The SEC has adopted new rules lifting the ban on general solicitation and advertising in connection with certain private offerings of securities. These changes were adopted July 10, 2013, and become effective September 23, 2013. Although companies seem to now have additional options for offering securities—including through their social media channels—great care should be taken before and while doing so.

Small companies previously had to rely on traditional registration exemptions from securities laws to raise capital. Commonly, such companies relied on Rule 506 of Regulation D under § 4(2) of the Securities Act of 1933, as amended. Rule 506 permits securities to be offered only to “accredited investors” and up to 35 non-accredited investors, and does not allow securities to be offered by means of general solicitation or general advertising.

This changed after the adoption of the Jumpstart Our Business Startups Act (JOBS Act) on April 5, 2012. The JOBS Act is intended to reduce the burden on companies to raise capital through securities offerings, including IPOs and private offerings.

As part of the JOBS Act, Congress directed the SEC to adopt rules to permit general solicitation or general advertising in offerings made under:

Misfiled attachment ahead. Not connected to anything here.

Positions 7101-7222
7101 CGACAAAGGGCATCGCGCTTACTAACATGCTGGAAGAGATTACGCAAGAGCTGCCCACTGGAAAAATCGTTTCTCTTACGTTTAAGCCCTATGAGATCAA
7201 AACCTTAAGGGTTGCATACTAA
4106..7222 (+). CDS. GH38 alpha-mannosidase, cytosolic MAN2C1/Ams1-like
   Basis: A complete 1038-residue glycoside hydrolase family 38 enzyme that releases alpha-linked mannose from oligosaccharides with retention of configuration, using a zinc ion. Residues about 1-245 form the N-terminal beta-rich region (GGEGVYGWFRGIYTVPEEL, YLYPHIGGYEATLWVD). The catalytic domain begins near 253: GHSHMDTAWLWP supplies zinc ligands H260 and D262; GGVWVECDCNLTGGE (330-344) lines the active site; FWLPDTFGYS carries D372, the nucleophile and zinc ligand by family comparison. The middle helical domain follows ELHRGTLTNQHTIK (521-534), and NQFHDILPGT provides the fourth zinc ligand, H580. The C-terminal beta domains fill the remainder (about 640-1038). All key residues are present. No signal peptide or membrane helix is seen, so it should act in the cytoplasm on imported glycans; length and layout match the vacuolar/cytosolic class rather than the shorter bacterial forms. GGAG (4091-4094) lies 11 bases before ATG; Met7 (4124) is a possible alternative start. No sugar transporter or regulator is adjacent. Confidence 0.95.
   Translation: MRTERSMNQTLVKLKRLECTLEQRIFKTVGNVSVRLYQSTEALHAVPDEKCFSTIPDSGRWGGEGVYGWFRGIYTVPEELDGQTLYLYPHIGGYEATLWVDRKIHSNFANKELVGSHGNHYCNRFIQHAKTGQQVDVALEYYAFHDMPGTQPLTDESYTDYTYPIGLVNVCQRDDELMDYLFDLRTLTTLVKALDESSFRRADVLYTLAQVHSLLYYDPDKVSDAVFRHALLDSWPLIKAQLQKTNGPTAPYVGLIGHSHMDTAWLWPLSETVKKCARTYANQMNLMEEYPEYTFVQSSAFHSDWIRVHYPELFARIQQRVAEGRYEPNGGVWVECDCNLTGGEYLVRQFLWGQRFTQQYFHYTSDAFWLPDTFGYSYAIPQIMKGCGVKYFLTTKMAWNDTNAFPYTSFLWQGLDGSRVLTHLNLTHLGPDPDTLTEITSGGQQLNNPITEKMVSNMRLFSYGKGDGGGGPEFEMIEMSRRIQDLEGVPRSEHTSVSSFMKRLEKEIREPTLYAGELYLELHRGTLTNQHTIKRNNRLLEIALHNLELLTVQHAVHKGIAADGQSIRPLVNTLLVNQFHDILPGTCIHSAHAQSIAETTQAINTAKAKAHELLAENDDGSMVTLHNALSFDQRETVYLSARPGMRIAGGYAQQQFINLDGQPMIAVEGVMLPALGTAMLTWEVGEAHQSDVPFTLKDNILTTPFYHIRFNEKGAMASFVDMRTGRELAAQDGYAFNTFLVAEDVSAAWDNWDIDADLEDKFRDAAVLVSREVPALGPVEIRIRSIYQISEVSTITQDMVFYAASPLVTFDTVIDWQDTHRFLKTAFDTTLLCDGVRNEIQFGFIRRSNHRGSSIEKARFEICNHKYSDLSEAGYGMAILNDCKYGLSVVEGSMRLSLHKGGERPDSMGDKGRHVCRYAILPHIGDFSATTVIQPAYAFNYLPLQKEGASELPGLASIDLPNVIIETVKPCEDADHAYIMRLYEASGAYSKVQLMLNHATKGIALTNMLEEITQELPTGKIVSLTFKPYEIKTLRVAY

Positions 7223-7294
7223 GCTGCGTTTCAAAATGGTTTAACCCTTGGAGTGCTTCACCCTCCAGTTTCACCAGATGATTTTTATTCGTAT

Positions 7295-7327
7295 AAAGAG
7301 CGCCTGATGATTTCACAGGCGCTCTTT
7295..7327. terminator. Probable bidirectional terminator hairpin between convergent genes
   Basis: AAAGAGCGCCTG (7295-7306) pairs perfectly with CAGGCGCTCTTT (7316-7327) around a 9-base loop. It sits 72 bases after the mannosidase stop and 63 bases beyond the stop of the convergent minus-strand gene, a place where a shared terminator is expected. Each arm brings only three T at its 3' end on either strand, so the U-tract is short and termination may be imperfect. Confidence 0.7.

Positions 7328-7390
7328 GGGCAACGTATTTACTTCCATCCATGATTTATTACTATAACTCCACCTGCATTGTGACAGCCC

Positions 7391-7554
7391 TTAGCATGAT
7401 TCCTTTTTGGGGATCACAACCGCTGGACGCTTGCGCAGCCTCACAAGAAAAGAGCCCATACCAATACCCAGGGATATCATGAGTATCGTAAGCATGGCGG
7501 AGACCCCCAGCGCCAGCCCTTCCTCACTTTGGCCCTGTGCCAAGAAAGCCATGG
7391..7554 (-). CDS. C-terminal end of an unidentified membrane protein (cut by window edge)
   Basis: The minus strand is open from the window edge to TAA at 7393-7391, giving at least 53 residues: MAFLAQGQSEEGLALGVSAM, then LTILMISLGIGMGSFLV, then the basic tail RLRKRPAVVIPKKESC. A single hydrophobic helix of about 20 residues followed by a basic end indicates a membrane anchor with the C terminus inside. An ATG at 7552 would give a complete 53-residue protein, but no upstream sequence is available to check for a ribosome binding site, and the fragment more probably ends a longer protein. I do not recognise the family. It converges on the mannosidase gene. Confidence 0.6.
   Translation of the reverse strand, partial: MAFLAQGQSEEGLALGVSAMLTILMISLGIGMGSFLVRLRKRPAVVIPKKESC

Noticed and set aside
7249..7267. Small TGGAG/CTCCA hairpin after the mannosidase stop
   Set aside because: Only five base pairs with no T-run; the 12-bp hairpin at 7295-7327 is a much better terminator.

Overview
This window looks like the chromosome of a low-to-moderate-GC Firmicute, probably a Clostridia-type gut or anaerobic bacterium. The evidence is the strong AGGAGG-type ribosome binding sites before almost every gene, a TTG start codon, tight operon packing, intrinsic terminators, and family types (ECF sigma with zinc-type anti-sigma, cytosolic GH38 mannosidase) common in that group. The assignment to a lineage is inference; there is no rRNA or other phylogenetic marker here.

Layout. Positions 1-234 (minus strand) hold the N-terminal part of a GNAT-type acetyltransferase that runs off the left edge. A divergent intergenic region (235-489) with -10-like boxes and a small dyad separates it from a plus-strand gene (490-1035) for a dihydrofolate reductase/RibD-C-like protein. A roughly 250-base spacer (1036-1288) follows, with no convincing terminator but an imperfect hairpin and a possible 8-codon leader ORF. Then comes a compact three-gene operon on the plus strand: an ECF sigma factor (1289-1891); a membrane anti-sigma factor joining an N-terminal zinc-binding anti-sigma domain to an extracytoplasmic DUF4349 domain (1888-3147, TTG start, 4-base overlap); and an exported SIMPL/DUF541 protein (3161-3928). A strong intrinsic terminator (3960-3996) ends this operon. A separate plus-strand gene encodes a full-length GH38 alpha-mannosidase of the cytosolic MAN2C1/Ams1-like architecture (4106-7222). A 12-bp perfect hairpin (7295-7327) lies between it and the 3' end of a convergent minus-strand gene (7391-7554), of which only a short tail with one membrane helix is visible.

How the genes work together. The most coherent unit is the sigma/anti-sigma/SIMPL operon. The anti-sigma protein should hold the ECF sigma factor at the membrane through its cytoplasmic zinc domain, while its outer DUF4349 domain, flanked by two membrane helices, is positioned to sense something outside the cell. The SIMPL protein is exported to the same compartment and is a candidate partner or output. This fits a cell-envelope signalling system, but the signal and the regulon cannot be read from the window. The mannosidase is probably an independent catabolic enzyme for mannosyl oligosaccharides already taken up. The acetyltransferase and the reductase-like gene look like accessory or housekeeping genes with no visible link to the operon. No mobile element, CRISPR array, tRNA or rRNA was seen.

1. Rule 506 of Regulation D, so long as each purchaser of the issuer’s securities meets the definition of an accredited investor. Under the Securities Act, accredited investors (i) have $5 million or more in net assets, or (ii) are individuals with a net worth of at least $1 million or an annual net income of at least $200,000.
  2. Rule 144A of the Securities Act, provided that the securities are sold only toqualified institutional buyers (QIBs). QIBs are corporate entities that own and invest, on a discretionary basis, at least $100 million in securities.
  3. The new rules will significantly open up the avenues that may be used under Rule 144A and Rule 506 to market securities, including use of social media, the Internet, and general email distributions.

However, verifying accredited investor status under new Rule 506 could limit the potential of this new access if the verification process proves to be overly burdensome, expensive, and time consuming.

There are increased concerns relating to communications made using social media than with other forms of communication due to the speed and reach of social media. Thus, issuers must closely scrutinize such communications during the time of any securities offerings so as to not run afoul of the SEC rules.

Clearly, general solicitation or general advertising distributed over social media should be made with at least as much care as if distributed through other means of communication.